In every deal, the Pirates were fleeced, but their payroll has remained consistently in the bottom five of baseball at the same time Nutting has happily collected his estimated $30 million in revenue sharing every year. In recent years, Nutting has not been seen around PNC Park, nor has he spoken to the media. The fervent wish in Pittsburgh is that his next press conference will be to sell the team.

Bob Castellini’s Rotten Fruit in Cincinnati

The 80-year-old Castellini, who made his fortune in the fruit and vegetable industry, bought controlling interest in the Reds in 2006 and immediately proclaimed he bought the team to win and that anything else would be unacceptable. Except in his 16 years as owner, only eight teams in baseball have lost more games than the Reds, who are also one of only seven teams not to make the LCS over that span. Like Nutting, Castellini is another owner who loves that estimated $30-40 million in revenue sharing he gets every year but doesn’t so much love putting it into payroll. He also loves meddling in the baseball operations of the Reds, much to the team’s demise. In 2013, he ordered the firing of Dusty Baker as manager when Dusty refused to fire his batting coach and the Reds haven’t been the same since.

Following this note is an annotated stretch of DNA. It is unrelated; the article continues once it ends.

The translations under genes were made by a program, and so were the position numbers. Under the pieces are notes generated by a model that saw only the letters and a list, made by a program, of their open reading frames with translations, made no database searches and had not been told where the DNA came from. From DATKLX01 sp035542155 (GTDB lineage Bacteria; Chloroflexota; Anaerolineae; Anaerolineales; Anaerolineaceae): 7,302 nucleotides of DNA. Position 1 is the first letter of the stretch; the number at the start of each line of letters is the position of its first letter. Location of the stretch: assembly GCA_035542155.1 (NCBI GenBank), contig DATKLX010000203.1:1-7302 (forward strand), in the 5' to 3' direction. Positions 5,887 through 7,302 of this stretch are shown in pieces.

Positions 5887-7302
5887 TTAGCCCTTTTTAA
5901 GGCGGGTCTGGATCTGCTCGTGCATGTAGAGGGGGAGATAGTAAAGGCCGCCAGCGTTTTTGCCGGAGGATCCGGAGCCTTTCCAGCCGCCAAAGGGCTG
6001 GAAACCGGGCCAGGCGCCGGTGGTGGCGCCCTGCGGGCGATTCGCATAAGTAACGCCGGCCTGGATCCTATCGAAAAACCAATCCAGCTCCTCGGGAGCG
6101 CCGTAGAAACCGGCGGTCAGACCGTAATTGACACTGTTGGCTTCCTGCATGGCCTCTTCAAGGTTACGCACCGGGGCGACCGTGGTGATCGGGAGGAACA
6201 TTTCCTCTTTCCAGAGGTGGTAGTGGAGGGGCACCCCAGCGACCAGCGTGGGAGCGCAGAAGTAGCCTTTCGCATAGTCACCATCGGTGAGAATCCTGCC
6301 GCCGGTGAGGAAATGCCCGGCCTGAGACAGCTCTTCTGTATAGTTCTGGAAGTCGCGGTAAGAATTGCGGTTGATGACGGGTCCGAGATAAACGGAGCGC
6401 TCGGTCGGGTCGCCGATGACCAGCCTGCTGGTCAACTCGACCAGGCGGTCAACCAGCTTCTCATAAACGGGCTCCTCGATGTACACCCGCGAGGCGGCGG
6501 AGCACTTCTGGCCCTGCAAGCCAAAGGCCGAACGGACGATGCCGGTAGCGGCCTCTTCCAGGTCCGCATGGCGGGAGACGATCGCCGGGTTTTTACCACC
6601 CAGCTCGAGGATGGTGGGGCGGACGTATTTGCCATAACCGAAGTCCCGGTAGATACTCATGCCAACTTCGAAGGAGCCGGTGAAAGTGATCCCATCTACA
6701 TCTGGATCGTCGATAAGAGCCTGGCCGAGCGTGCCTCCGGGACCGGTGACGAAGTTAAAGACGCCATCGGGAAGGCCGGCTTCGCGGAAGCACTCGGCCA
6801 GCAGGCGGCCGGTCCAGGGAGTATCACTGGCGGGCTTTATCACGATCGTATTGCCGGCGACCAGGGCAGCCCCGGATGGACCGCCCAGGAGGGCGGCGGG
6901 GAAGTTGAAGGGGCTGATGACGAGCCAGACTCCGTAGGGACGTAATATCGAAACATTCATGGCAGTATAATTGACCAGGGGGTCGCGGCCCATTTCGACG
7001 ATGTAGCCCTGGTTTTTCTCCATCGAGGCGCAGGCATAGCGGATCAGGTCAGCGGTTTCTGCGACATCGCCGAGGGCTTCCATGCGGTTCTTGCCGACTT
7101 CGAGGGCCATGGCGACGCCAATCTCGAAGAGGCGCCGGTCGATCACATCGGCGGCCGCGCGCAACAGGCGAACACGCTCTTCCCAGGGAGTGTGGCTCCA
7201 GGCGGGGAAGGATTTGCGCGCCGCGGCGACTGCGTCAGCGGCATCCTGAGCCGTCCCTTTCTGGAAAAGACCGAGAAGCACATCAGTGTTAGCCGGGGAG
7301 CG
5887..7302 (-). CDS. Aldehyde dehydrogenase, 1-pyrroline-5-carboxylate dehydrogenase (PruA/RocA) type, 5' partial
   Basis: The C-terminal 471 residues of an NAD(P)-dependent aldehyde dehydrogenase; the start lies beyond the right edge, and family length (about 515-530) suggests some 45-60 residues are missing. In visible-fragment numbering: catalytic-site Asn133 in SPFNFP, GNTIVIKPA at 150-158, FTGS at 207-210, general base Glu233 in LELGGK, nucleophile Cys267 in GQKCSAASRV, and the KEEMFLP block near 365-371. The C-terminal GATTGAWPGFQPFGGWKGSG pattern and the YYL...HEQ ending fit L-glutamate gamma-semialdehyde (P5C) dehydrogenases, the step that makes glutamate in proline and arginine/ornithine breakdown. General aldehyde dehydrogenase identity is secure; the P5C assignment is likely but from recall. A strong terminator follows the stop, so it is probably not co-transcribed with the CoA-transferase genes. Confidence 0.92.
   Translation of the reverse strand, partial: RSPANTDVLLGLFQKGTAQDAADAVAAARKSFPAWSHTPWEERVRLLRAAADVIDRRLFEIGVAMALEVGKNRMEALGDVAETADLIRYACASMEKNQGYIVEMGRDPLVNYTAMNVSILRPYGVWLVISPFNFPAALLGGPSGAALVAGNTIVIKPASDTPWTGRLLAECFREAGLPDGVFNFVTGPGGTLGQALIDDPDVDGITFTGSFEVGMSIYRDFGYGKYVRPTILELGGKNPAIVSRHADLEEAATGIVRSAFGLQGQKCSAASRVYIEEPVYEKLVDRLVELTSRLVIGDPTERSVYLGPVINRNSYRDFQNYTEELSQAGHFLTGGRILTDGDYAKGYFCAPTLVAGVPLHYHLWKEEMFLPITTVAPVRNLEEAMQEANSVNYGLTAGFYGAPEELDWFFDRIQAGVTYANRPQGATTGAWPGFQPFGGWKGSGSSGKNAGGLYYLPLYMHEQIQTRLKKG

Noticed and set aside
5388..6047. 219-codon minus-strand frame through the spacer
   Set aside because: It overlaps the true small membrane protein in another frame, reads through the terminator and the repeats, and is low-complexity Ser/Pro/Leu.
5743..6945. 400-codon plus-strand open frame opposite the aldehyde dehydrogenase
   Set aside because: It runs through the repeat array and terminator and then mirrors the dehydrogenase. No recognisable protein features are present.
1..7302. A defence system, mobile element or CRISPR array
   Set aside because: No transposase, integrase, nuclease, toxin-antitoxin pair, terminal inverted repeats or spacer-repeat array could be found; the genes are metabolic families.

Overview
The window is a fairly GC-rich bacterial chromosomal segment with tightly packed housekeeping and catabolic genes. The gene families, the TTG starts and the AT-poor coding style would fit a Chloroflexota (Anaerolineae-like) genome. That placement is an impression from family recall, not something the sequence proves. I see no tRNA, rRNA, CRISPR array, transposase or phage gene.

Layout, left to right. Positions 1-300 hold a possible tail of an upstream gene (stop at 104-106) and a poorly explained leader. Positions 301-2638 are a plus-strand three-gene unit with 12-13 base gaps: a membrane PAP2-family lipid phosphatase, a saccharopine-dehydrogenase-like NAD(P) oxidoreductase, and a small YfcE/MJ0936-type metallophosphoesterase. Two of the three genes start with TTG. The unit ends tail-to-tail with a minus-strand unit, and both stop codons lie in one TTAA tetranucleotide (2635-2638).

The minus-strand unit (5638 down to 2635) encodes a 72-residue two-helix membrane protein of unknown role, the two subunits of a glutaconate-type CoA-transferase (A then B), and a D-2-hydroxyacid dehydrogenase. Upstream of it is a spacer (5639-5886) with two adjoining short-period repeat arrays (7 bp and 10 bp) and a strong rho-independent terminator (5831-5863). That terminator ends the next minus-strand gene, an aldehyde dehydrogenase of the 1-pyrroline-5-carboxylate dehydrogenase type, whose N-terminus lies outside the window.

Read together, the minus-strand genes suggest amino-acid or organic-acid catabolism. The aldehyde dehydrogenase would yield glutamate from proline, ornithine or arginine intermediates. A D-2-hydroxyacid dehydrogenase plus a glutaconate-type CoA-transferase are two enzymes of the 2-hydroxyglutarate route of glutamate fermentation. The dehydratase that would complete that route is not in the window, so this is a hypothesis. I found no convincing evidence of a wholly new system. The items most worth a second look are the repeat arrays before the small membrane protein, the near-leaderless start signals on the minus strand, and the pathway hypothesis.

In 2018, Castellini decided to go all-in on analytics and hired Nick Krall as his GM to implement that strategy — and according to sources that was a prime reason for the resignation of highly respected Dick Williams as Reds president in 2020. But this past winter was the final straw for the disillusioned Reds fan base (averaging barely 16,000 this year) when Castellini followed up a promising 83-79 season by ordering a payroll-gutting sell-off of all the Reds best players — catcher Tucker Barnhart, left fielder Jesse Winker, third baseman Eugenio Suarez and right-hander Sonny Gray, while non-tendering last year’s top winner Wade Miley and making no effort to re-sign free agent Nick Castellanos.

Compounding that were the whining tone-deaf remarks by Castellini’s son, Phil, in response to the fan and media criticism: “Well where you gonna go? start there. Sell ​​the team? to who? Be careful what you wish for. You want to be more profitable, compete more in the current economic system it would be to pick it up and move it someplace else.” When Marge Schott sold the Reds in 1999 it was hard to imagine the Reds ever having a worse owner, but Castellini is sure giving her a run for it.